Short selling is a completely different, riskier transaction because there is theoretically no upper limit on risk: You have a dollar stock, you expect it to crash, you borrow a load of stock, You sell it at a dollar, and instead of crashing, it balloons to a hundred. A thousand. ONE HUNDRED MILLION DOLLARS! Now buy back that load of stock so you can make the lender whole. The problem is that up until now, that situation basically never happens. We’re talking about this because 1) There’s never been a short squeeze this successful before and 2) Because investors are livid that they got pantsed by internet memers. In reality, the stock market being an information game, people attempting a short usually have some kind of reason to think that the stock value will go down, and they’re usually right…. Which is why a short like you’ve described could never exist: No one would ever agree to it.

              Why is that unethical?

              -Because the most common way to borrow stock is from unknowing clients who signed a TOS allowing the fund to do it. Meanwhile, as opposed to betting that their clients were going to lose their pants based on whatever information they had, they should probably have moved to reduce their client’s losses.

              -Without getting too far into the weeds, the reason this was particularly effective was because Melvin Capital actually “borrowed” more stock than existed. To oversimplify, they borrowed the stock, sold it, borrowed it from the new owner, sold it again, rinsed and repeated. They had 140% of the GME shares in existence in a short position.

              And finally, “I don’t see an ethics dilemma there except — as has been alluded to in some other posts here — if a fund advertises that they’ve made a short sale in order to try and drive the price down (as a self-fulfilling prophecy). Doing that would be unethical, I would imagine.”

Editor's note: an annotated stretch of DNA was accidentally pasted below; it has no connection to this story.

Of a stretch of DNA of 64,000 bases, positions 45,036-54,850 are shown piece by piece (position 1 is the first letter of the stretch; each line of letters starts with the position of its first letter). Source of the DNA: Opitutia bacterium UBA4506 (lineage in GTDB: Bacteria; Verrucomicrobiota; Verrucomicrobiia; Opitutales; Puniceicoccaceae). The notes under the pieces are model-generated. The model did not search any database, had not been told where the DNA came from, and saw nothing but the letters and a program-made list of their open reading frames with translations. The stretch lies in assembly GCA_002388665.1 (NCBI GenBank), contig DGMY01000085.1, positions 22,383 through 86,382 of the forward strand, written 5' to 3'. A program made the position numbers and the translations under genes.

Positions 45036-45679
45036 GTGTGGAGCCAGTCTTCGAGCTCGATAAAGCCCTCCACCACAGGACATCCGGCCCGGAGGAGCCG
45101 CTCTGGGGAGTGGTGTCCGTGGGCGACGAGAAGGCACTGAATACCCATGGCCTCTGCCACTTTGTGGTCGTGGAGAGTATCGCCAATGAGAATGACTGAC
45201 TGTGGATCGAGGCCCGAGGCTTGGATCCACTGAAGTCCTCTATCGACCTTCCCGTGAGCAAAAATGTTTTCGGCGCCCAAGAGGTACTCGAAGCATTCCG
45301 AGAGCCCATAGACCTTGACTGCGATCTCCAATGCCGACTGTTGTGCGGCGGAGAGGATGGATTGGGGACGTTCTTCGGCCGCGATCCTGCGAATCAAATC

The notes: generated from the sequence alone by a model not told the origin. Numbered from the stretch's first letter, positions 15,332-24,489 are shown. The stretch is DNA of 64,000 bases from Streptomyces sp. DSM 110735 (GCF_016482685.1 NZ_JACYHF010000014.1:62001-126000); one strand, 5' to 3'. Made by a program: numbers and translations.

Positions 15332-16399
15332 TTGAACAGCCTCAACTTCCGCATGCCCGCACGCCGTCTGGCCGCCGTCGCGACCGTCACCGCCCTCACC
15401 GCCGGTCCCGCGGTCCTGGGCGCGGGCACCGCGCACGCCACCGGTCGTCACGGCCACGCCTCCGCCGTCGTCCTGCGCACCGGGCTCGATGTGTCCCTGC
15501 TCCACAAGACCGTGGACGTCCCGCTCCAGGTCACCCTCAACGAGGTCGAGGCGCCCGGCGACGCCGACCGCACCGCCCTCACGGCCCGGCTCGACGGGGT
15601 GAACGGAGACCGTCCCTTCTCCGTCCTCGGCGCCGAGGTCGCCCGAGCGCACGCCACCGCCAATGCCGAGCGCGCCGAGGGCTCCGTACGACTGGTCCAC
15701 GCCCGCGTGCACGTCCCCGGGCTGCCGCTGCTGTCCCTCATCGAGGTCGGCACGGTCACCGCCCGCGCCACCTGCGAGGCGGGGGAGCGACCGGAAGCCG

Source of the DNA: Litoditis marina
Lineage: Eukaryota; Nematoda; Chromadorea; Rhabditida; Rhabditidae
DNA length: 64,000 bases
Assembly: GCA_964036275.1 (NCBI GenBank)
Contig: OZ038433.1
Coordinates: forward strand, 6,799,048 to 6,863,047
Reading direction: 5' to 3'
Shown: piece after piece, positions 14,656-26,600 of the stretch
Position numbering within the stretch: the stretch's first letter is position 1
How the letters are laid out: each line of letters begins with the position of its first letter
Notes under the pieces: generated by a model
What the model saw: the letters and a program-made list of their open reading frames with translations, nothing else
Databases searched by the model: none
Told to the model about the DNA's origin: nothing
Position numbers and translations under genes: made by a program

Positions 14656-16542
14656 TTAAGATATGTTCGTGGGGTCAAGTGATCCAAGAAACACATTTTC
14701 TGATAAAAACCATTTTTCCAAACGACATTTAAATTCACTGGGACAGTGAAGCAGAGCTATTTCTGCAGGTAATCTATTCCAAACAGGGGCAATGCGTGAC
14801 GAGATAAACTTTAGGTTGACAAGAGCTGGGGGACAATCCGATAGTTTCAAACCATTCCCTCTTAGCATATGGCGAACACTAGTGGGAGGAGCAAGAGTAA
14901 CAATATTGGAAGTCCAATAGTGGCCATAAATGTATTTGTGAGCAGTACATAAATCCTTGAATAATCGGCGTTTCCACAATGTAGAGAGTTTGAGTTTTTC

-Then you’ve just said that every short is unethical. Shorts are done publicly, they require special filings and a special kind of account. The markets are highly susceptible to moves like this, and often become something of a self fulfilling prophesy, which has all kinds of shitty, real world implications for businesses, particularly ones that are struggling, and might be close to violating debt covenants.

    • If i am following the comments, Wall Street hedge fund managers got hosed at their own games (or investment strategies) by some “gonzo” individual investors, and now the hedge fund managers have to pony up other their fund investors are going to rip them to shreds.

      jvb

        • I generally supported Ackman’s short on Herbalife when I heard about it, because Herbalife is just the worst. But knowing a bit more about how short selling works, and after seeing the damning segment about him on Tucker Carlson’s show…he does not look good. But Herbalife is still the worst and I wish them all the worst anyway.

      • It seems that he long empty hours of lockdown have inspired the idle ones to turn their hands to mischief-making. Yet another reason to get the vaccine distribution mess straightened out pronto.

        • Is it mischief making? Or is it simply that the rules the Big Boys play with and by aren’t so sacred and are written on really soggy crepe paper? I am not a stock exchange law expert but what crimes did Bar Stool Sports followers actually violate? Or is the real scandal that they proved the “free market” isn’t all that free?

          If I understand H.T.’s insights, short selling stocks is highly risky and the Big Boys got hammered by taking those risks and they are crying to Washington to save them from the Paul Reveres of Big Finance.

          jvb

  3. Jack confessed, ” … which I built a legal ethics seminar—and a song!—around”
    Well. I am looking forward to learn something of your illegal ethics seminars.